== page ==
That's a blatant lie," Canseco said. "There are some things here that are so ridiculous, and so disrespectful for the public and the media to believe. I just can't believe it. I'm in total shock. These guys remind me of politicians that go up and just lie to the public and expect to get elected."
Baltimore Sun 1/13/2010
Mark McGwire playing thirdbase for the Modesto A's circa 1985. (Pumpkincycle Photo)
Mark McGwire finally admitting to steroid use should have created a tiny ripple—as almost everyone already knew this. But there were two huge reactions to McGwire’s steroid revelation caused by his and Manager La R ussa's comments not passing "the smell test."
1) McGwire was almost uniformly condemned (except by Tony La Russa) for still not being forthright when indicating he took steroids for injury only and it didn’t help his god given performance one bit.
2) The reaction to Tony La Russa’s “I believe Mark and didn’t know until yesterday” performance also seems disingenuous, but Tony is given the benefit of the doubt as he saves animals, is a great family man, and is a patron of the ballet. (Oh, never mind that drunk driving conviction…)
But why does Tony La Russa get a special pass? Why is it constantly reported what a great and honorable guy (though bit of a control freak) Tony is?, thus this has becomes the general public perception of him. I don't know much else about him except for his propensity to make dozens of pitching changes and extend games. But I recall reading years ago about his abandoning his first family. When I mention this to people who readily give St. Tony the benefit of the doubt about his claim of ignorance re McGwire steroids, most people don’t believe it—as it is almost never reported. I tried to find it for a friend and could’t find any reference to it on the ‘net. Ain’t on Wikipedia’s bio of Tony. So it can’t be true..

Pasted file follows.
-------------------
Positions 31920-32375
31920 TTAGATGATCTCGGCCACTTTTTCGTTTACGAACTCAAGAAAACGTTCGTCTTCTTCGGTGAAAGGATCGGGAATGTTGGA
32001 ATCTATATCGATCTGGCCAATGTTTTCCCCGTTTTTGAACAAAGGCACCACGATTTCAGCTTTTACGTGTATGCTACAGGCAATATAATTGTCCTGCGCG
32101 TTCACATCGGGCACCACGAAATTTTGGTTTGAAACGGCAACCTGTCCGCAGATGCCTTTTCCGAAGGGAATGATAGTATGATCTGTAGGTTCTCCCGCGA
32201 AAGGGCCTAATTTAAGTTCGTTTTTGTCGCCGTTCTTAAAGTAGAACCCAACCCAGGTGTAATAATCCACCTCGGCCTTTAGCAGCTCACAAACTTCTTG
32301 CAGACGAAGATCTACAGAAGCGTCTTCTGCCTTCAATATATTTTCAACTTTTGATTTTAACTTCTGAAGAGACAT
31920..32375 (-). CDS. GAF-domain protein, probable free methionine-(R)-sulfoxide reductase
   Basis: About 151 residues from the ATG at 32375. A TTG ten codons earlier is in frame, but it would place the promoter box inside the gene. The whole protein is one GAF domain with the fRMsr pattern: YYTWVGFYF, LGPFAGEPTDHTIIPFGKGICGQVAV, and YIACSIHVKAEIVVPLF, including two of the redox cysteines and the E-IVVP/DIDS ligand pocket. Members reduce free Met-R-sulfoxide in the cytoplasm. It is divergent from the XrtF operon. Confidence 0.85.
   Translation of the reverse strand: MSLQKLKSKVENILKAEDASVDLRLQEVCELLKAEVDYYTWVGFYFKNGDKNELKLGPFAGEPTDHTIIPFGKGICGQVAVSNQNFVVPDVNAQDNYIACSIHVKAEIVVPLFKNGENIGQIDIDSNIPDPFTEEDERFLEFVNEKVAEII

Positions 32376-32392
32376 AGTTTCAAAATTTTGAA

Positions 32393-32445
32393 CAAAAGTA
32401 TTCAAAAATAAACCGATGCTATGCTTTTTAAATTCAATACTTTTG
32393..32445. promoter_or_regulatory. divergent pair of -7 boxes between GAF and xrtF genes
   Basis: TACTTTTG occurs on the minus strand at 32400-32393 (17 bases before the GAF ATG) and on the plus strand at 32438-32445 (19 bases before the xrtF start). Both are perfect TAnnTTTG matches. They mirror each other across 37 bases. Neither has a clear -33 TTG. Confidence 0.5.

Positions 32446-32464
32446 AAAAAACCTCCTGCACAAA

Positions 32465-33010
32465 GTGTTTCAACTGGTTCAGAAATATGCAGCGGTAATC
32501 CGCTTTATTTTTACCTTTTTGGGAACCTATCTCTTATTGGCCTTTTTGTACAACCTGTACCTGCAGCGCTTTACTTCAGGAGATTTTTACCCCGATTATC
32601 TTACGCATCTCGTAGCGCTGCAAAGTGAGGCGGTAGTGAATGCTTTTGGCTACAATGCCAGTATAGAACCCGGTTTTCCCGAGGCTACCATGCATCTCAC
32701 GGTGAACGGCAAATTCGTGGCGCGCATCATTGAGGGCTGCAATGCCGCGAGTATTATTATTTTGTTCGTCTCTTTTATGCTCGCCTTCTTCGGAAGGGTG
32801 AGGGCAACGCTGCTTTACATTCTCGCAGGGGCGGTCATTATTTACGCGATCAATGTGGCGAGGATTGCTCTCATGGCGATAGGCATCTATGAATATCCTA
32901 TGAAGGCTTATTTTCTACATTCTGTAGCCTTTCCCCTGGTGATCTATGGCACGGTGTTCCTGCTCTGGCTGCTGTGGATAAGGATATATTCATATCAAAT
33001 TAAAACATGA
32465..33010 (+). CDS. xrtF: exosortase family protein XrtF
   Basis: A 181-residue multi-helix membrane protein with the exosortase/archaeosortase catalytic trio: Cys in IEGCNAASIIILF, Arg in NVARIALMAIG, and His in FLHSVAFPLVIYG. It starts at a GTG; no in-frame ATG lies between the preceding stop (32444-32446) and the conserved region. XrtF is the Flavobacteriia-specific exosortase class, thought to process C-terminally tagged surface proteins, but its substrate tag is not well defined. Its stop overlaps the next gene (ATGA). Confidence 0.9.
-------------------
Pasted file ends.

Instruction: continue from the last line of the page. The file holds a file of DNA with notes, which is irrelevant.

Had to do some research the old fashioned way—from a book. And there it is on pages 145-146 of the book “Lady in the Locker Room (1993),” by Susan Fornoff, who was the beat reporter of the A’s. An early A’s bio of Manager Tony La Russa said he just had two children; when an old time reporter asked him about his other two children Tony La Russa said ‘ that was another life that no longer existed.'(145) Around the time of the Bay Bridge World Series La Russa’s ex wife and children tried to get newspapers interested in writing about them, while writers were gushing over what a great family man La Russa is. (145-146) "I was covering his first press conference, when he was named manager, and I said to him, 'It says here (on the press release) that you have two children. But you have four children,'....And Tony said, 'That was a previous life.'" from Lady In the Locker Room, p. 145
Look, people wind up in unique personal situations and no one is a saint. But as newspapers have gone to town to portray Tony La Russa as St. Tony, which then give his fishy statements certain veracity, it isn’t far fetched to imagine that as he conveniently changed the facts of his personal/ family history for public consumption he'd readily change the details of his managing team steriods to protect his legacy. In fact it seems likely..
(Postscript) The Fornoff book reminds up how disingenuous Commissioner Bud & Tony are when they said they knew nothing about steroids. At the end of September 1988 Washington post reporter Tom Boswell appeared on CBS alleging that Canseco used steroids. At Fenway Park, in the October 1988 playoffs, Boston fans readily sang "steroids..steroids" to the A's. (p. 159) And Bud/ Tony didn't notice any of this?